The more important computer security becomes, the more likely it is to be written into the law of the land. On the face of it, maybe that's a healthy trend. However, technologists may be surprised by how far things can get off track when the law embraces bad security ideas for no apparent reason. It's not always pretty, as security problems with electronic passports and electronic voting clearly demonstrate.
ePassports and the RFID debacle
Since 2001, the U.S. government has been working on standardizing passports so they would be machine readable. One thread of the effort concentrates on embedding an RFID chip into passports so they can be scanned remotely. From the time that the RFID passport was proposed, security experts fretted over the privacy and security implications of this technology choice. The main problem is any RFID reader can be used to ping the chip and read the data that it has stored on it.
Privacy implications are obvious: You could scan a crowd for Americans (or even for Texans), collect names and birthdates, and any number of other privacy-invading activities. One particularly nasty scenario suggested that a terrorist bomb could be programmed to set itself off only when enough Americans were in range. Personalization in munitions sounds like a bad trend straight out of "Dune."
Regardless of the criticism surrounding ePassports, the government forged ahead, citing as justification a completely fallacious "fact" that passports would need to be placed within 10 centimeters of a reader in order for the data to be scanned. Sound familiar? Anybody remember when some people thought that WiFi access point signals were detectable from only a few hundred feet away or closer? That was before hackers hit on the idea of hooking a powerful antenna up to the WiFi card on a PC and doing some war driving. Then came Bluetooth sniping across a crowded tube station. Now it's RFID pickpocketing.
In all of these cases, nobody listened to the technologists. This is an all-too-common problem when it comes to the government, as Princeton professor and famous blogger Ed Felten emphasized recently in an interview for my Silver Bullet Security Podcast, "There's a dangerous syndrome we can get into where we try to keep ourselves from understanding how our systems can fail rather than keeping them from failing. You see this all over the place. You see it in security and a lot in e-voting, where it seems like sometimes the goal of some people is to prevent finding out about problems rather than to prevent problems."
Security problems with RFID chips were publicized by security experts years ago. Among the first to raise the alarm were Johns Hopkins professor Avi Rubin and his grad students in a study of the Texas Instruments DST RFID built into vehicle immobilizers and ExxonMobil Speedpass devices. The Hopkins RFID crack went beyond simple snooping to involve breaking a cryptographic cipher meant to keep the data private. Using a PC and a special cracker that they built, the Hopkins researchers could buy gas on someone else's dime, steal cars without a key, and other really not very nice things way back in January 2005.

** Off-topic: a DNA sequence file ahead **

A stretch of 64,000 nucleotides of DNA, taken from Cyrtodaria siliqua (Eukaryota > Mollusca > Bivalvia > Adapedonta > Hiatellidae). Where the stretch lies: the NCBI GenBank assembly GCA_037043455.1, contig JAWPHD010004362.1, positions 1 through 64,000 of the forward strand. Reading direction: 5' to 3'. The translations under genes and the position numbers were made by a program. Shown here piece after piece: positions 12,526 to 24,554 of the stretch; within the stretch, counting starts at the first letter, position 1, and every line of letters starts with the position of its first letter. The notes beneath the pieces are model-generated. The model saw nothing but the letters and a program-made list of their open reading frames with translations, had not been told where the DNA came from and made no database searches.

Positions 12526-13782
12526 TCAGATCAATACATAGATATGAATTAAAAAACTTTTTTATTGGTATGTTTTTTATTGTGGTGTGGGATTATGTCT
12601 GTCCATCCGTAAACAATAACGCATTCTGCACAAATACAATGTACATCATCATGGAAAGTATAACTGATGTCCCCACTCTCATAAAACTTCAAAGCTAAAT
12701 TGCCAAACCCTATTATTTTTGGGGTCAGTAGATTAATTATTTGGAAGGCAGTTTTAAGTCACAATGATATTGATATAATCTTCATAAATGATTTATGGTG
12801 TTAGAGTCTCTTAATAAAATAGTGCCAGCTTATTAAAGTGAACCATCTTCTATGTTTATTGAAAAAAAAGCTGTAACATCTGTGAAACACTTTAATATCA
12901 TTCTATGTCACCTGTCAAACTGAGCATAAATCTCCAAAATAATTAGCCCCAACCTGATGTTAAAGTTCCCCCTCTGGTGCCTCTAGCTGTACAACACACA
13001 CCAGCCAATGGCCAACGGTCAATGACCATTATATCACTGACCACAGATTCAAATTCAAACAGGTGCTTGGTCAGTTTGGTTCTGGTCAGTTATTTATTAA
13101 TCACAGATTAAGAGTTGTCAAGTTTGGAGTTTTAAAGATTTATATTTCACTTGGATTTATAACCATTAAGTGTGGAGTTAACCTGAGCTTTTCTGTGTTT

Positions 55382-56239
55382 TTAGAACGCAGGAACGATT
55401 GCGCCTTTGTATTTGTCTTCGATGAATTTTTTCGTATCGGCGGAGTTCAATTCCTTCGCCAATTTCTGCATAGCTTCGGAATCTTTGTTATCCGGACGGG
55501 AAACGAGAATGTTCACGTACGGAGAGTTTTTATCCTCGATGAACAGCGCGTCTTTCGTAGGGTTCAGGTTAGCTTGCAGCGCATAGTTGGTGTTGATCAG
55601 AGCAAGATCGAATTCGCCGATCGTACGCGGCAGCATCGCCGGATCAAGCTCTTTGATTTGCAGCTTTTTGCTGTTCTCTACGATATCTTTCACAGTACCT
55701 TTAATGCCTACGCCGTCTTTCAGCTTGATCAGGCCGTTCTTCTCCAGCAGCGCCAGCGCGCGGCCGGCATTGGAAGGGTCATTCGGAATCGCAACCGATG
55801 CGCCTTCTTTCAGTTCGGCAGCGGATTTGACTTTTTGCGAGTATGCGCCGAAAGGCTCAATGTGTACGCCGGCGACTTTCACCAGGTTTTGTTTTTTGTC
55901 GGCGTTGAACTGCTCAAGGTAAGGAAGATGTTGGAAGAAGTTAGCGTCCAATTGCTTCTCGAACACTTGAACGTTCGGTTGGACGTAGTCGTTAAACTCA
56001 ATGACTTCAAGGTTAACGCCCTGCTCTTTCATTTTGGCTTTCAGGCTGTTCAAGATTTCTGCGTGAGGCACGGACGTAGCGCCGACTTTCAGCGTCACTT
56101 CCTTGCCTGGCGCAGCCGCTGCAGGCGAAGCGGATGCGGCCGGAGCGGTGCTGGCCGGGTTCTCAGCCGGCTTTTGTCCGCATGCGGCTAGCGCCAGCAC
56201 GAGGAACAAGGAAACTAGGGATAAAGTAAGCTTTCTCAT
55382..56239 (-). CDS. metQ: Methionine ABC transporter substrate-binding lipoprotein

RFID security is in the news again due to a recent flurry of publicity from Blackhat. A German hacker who goes by the handle Grunwald claims to have been able to clone passport RFID chips with two weeks of concerted effort. He started his attack by reading the open International Civil Aviation Organization standards documents explaining how the chips work. He then procured a reader/writer and proceeded to demonstrate his attack successfully for Wired magazine.
Don't believe government officials when they claim we didn't tell them this was going to happen. We did.
A very similar problem crops up in electronic voting, which is bound to draw a flurry of attention now that the midterm elections are at hand. For years, top computer scientists have challenged the security of current electronic voting systems.
Once again at the forefront is Avi Rubin whose e-voting security work has been covered by CNN, NPR, and 60 Minutes. Rubin is the calm in the eye of the security hurricane surrounding Diebold voting machines. In his new book Brave New Ballot, he describes what it is like to be under attack for simply trying to tell the truth about how security technology does and does not work.
Once again, security experts are warning of trouble, and once again the government doesn't seem to be listening. It's time that those of us in the know did something about it.